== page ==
As anyone who lives in the UK will tell you, it’s been snowing now for the better part of a week. Certain parts of Scotland have been cut off from the rest of civilisation; public transport services have been crippled; people have been unable to get to and from work; schools have had to close, along with some work places.
I have to say that I really enjoy the snow, it’s a lot more cheerful than when it rains (I enjoy that too). It’s been great to see the children running around in the snow, building snow people (is it un-politically correct to call them ‘Snowmen’ yet?) with their parents. All the while, trudging through the frozen and freezing water, making my way to work, listening to some very entertaining songs.
When I got to work yesterday, I was the only person who was able to turn up, unfortunately. As such, I was contacted by the boss, and told that I might as well go home. The same thing happened today; which was nice, if a little annoying (I’d JUST gotten to work when I was told to head home).
I’ve no problem with travelling in the snow bearing weather. As long as I wrap up warm, I’ll happily walk,
take the bus, or the train anywhere. There’s no problem. I, sometimes, prefer wandering in the snow to wandering during summer. Sure, people dress a little more flatteringly during the summer, but I’m not walking around to spy on the attractive people… at least not all the time ;p
So, walking to work today, I had a flash back from a very good film called ‘Swing Girls‘. Now, before you go calling me a pervert, I have to tell you that it’s a Japanese film… Wait! That doesn’t seem to have helped, has it?
All joking aside, it’s a film about a bunch of Japanese school girls who have to take extra classes during the summer break because they’ve failed their maths exams. After a while, they decide they’d rather be doing anything else than be locked in a hot classroom, studying a ‘boring’ topic. They happen upon a boy called Nakamura, and eventually start a Big Band Jazz bad. They end up performing, and winning, a prefecture-wide music competition. It’s a very funny film, full of amazingly arranged big band jazz songs.
Anyway, the reason I’m telling you about the film, is because I was reminded of a scene in the film today, on the way to work. To enter the competition, the girls (and boy) have to make an audition video. This is during the winter break from school. They eventually settle on the roof of the school, and end up having the maths teacher as their conductor.
The whole scene unfolded in my mind, this morning, on the way to work. The snow wasn’t as think as it is in the film, obviously because it’s set in Yamagata prefecture (think, North Western Honshu), and I live in a town on the North East coast of the UK. Even so, the overwhelming felling of nostalgia was there.
Then, on the way home from work, I had a slightly different experience.
I’d decided to listen to one of one of my favourite albums. ‘Z’ by Zone. You will be forgiven for saying (or thinking) ‘Who are Zone?’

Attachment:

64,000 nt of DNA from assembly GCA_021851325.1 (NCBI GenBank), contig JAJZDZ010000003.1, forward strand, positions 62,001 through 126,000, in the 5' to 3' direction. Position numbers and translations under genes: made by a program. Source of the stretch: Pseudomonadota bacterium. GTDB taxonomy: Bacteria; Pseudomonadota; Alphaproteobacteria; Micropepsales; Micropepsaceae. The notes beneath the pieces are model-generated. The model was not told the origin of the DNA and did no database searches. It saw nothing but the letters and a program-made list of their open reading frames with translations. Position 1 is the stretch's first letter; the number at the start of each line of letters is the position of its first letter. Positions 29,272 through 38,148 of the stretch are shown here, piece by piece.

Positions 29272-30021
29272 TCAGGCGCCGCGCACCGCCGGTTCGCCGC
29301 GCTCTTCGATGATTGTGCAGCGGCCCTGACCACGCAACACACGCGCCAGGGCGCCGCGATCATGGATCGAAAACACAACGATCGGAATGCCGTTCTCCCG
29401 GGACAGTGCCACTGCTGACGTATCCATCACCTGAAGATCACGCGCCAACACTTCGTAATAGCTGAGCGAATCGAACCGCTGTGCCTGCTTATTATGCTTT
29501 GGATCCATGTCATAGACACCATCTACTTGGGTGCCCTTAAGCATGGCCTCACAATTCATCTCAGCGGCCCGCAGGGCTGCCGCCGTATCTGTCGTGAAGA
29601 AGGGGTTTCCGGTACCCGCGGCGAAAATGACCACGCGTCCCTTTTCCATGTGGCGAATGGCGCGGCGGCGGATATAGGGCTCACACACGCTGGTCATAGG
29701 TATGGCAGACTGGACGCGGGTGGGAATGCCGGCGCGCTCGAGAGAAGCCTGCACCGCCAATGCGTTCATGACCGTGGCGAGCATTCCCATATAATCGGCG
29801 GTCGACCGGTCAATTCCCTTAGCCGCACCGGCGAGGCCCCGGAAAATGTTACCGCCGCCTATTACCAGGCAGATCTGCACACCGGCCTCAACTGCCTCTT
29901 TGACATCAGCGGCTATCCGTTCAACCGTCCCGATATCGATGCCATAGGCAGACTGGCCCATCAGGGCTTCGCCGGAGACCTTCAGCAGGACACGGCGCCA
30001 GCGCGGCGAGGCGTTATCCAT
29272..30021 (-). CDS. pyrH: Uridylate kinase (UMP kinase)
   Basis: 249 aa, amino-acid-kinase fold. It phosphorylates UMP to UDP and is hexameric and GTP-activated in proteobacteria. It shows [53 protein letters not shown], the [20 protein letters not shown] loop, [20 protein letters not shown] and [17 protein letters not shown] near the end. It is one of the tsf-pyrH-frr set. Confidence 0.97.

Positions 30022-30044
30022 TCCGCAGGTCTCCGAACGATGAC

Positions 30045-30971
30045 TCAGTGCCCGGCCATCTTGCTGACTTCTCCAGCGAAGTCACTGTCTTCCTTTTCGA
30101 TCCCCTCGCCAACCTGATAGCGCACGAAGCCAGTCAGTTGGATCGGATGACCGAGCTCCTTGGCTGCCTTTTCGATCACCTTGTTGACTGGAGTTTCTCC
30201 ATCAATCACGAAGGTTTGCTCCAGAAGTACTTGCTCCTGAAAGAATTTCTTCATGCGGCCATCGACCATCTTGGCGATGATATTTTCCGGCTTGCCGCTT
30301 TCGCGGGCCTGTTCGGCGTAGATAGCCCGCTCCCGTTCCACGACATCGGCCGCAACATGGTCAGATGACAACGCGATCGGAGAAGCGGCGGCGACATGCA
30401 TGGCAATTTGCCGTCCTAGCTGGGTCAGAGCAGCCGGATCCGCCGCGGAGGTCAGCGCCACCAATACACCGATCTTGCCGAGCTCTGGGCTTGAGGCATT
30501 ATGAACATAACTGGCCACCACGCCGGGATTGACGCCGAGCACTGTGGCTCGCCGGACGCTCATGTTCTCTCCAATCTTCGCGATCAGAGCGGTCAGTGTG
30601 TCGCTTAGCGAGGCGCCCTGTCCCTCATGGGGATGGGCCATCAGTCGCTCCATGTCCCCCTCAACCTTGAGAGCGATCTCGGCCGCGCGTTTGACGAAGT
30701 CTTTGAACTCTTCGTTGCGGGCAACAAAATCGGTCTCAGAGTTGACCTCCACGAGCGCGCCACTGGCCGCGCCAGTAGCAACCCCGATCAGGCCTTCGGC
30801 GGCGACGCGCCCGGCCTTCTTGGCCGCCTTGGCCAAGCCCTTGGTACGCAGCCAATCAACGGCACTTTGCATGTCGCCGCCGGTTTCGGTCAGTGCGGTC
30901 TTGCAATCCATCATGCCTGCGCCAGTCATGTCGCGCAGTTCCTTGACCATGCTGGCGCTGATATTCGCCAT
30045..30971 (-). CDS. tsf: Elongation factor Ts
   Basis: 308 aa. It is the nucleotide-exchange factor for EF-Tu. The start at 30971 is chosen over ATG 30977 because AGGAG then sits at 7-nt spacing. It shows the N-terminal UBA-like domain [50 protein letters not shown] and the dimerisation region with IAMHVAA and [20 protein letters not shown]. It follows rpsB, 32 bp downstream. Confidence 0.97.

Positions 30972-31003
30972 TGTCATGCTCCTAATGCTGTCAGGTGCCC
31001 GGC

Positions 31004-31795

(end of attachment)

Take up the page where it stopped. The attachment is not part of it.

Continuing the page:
Zone were, because they disbanded on the 1st of April in 2005, an all girl Japanese Pop band. (Again with the Japanese girls?). They started out with 8 members in 1997, but that was whittled down to 4 by 1999.
Anyway, the reason that this album is one of my favourites is because… well, hear for yourself. Here’s the music video for the second song on the album:
That’s their second single, called ‘Good Days’, as you can tell, it’s quite a fiercely cute, yet thumping Pop Rock song. It’s great to bop along to, and has really simple lyrics to follow. (If you can understand Japanese, that is).
The problem comes at the end of the album: There’s a song that tries hard to be a big budget anthem. It tries, and in places succeeds. This is fine, we all like an anthem every now and again, right? (I mean, how many times have we been caught up in ‘The Power of Love’ by Hughie Lewis and the News?)
It’s a very nice song. Unless you’ve seen the video, or can understand Japanese. Then, and only then does the little rhythmic riff played on a piano, keyboard , strings and guitar throughout the song make sense. It’s a bitter sweet song about leaving friends behind, and vowing to seem them again one day. If I tell you that it’s called ‘Secret Base (Kimi ga Kureta Mono)’ and was their most famous song, that might make a few readers twig.
The fact that it was the final song they ever played, as a group, is quite bitter sweet, too. During both the video, and the final live performance, all 4 of the girls burst into tears. I’ve have it on good authority that, much like Michael Jackson when recording ‘She’s Out of My Life’, there were a few moments while recording the song when they would break down and cry. The video I’ll dump here has English subtitles, so we can all learn what the meaning of the song is.
Here is an embedded version of the music video, but with English subtitles for those who don’t understand what they’re singing about.
Face it, we’ve all had those moments in our childhood, when we’ve had to say goodbye to a friend. We’ve told them that it wont be long, and that we’ll meet again.
Right, that is all for today dear readers.